Melody Ellison is American Girl’s third black historical character doll.

American Girl Dolls Desperately Need Diversity. Melody Ellison Is a Good First Step.

American Girl Dolls Desperately Need Diversity. Melody Ellison Is a Good First Step.

The XX Factor
What Women Really Think
Feb. 23 2016 4:16 PM

Meet Melody Ellison, New American Girl—and Hopefully a Sign of More Diversity to Come

A live-model vision of Melody Ellison.

American Girl

American Girl has been teaching girls about their history through the lens of its beautifully made, lavishly accessorized dolls since 1986. Or, at least, it’s been teaching certain girls about their history. For all of the inspiring, fascinating looks into what life was like for white girls growing up, the company has only had two black dolls in its historical “BeForever” doll line—the original, Addy, is a slave who escaped to freedom, and the second, Cécile Rey, was discontinued only three years after her release in 2014. In other words, for most of the time American Girl has been around, its only offering for black girls was to envision themselves as former slaves. However, in 2016, American Girl will add another black character to its roster as part of its 30th anniversary celebration. Meet Melody Ellison, a 9-year-old girl growing up in the Motown scene in mid-1960s Detroit.

That American Girl has managed to go this long without addressing the Civil Rights movement is as baffling as it is telling, but considering the increasingly influential dialogue sparked by the #BlackLivesMatter movement, Melody could not have arrived at a better time. (The doll will hit stores later this summer.) In a video released by American Girl, Denise Lewis Patrick, who penned the two Melody books, emphasized the importance of music for Melody’s character and also divulged that her story will deal at length with Melody’s growing understanding of fairness and equality as larger societal issues.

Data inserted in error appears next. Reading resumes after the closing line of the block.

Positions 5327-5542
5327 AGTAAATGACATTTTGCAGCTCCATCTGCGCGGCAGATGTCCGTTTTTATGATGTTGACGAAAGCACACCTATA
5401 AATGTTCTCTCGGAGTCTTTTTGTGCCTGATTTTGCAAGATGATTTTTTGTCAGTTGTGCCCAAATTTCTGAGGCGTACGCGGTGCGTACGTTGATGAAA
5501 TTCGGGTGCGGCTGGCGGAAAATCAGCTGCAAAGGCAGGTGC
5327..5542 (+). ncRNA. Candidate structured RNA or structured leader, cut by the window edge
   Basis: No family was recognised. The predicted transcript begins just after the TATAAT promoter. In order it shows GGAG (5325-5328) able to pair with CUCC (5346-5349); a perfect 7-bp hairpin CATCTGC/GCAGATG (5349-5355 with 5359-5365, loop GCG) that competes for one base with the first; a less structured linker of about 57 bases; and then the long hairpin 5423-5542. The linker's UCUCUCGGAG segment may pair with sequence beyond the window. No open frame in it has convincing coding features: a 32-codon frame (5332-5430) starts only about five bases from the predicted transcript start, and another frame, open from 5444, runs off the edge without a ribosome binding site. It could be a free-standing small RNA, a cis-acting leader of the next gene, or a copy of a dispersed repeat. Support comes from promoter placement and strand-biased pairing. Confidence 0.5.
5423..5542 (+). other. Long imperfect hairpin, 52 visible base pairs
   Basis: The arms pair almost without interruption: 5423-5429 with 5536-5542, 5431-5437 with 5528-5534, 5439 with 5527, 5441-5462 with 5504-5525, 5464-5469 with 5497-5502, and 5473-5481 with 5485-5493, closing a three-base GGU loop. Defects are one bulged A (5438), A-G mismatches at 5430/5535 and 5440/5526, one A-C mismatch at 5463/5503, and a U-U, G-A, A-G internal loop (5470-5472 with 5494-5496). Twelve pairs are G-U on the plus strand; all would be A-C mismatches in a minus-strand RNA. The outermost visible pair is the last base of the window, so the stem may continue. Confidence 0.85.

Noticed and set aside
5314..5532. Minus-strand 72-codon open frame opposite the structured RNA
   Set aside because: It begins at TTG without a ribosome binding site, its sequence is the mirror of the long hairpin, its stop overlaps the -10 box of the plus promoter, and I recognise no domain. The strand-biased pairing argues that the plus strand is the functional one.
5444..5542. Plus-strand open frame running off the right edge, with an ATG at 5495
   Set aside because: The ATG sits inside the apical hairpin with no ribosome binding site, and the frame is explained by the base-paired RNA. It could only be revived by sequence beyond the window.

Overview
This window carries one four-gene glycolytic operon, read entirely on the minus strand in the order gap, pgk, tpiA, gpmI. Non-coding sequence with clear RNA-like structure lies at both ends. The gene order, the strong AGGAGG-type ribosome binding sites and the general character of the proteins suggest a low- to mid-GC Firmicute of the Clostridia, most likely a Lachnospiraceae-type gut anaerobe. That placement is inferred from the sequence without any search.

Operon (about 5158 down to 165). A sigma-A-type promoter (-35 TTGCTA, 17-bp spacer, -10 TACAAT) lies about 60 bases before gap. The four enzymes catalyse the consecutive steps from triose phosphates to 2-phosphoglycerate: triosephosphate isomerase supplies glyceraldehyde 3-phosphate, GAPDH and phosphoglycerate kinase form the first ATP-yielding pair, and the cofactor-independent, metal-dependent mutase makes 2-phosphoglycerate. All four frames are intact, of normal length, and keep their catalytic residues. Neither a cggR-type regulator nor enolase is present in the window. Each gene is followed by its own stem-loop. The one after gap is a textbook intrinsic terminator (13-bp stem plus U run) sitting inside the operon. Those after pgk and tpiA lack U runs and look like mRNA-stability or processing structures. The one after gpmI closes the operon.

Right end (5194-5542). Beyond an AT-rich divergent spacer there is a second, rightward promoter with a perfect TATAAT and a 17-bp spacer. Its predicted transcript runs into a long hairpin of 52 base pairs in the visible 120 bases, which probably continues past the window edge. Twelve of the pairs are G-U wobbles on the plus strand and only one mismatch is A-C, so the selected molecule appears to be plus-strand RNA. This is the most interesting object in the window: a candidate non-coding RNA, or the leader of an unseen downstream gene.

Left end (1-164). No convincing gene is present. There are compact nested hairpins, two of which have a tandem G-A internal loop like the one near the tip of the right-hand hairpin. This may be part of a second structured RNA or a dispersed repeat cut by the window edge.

According to the Detroit News, the Melody doll had a six-person advisory panel working on its development. Included in the panel were late civil rights activist Julian Bond, former Detroit City Councilwoman JoAnn Watson, and Juanita Moore, the president and CEO of the Charles W. Wright Museum.

It’s great that American Girl has finally given one of the most important eras of American history its due attention, but this is just the first step in what needs to be a continued effort to better represent the diversity of American girls’ history. Within their BeForever line, we’ve had 14 dolls to represent white history. To compare, we’re on our third black doll, and there’s only ever been one Hispanic doll (Josefina Montoya), one Native American doll (Kaya), and one Asian doll (Ivy Ling). It’s worth noting that in addition to Cécile, Ivy was also discontinued in 2014—7 years after her release.

Even at a narrative level, there is still work to be done. White dolls’ stories have delved into more obscure territory (e.g. Kirsten Larson, whose narrative represents the struggles of a Swedish immigrant to acclimate to life on the prairie). To represent black life, we’ve had slavery, now the civil rights movement, and (before Cécile was discontinued) the life of a wealthy New Orleans daughter. (Cécile, it’s worth noting, was released in tandem with a white doll, Marie-Grace Gardner, with whom her story was intertwined.) Some of the white dolls have even lacked a clear historical peg, as with 2015’s Maryellen Larkin, whose story takes us to 1954 Florida, where Maryellen is struggling to distinguish herself within a big family. (Just saying, there’s kind of a large Hispanic community within Florida who might have had a more prescient, solid historical peg that occurred only a few years later.)

So it’s great that we’re finally getting around to some crucial parts of American history, but let’s not lose momentum. Black, Latino, Native American, and Asian women have existed throughout American history—not just its landmark struggles. American Girl’s greatest gift to its white audience has always been the way it tells stories about what young girls were up to during the time periods we normally only hear about through the lens of men’s activities. Hopefully, this is one step toward providing a more diverse set of girls that same privilege.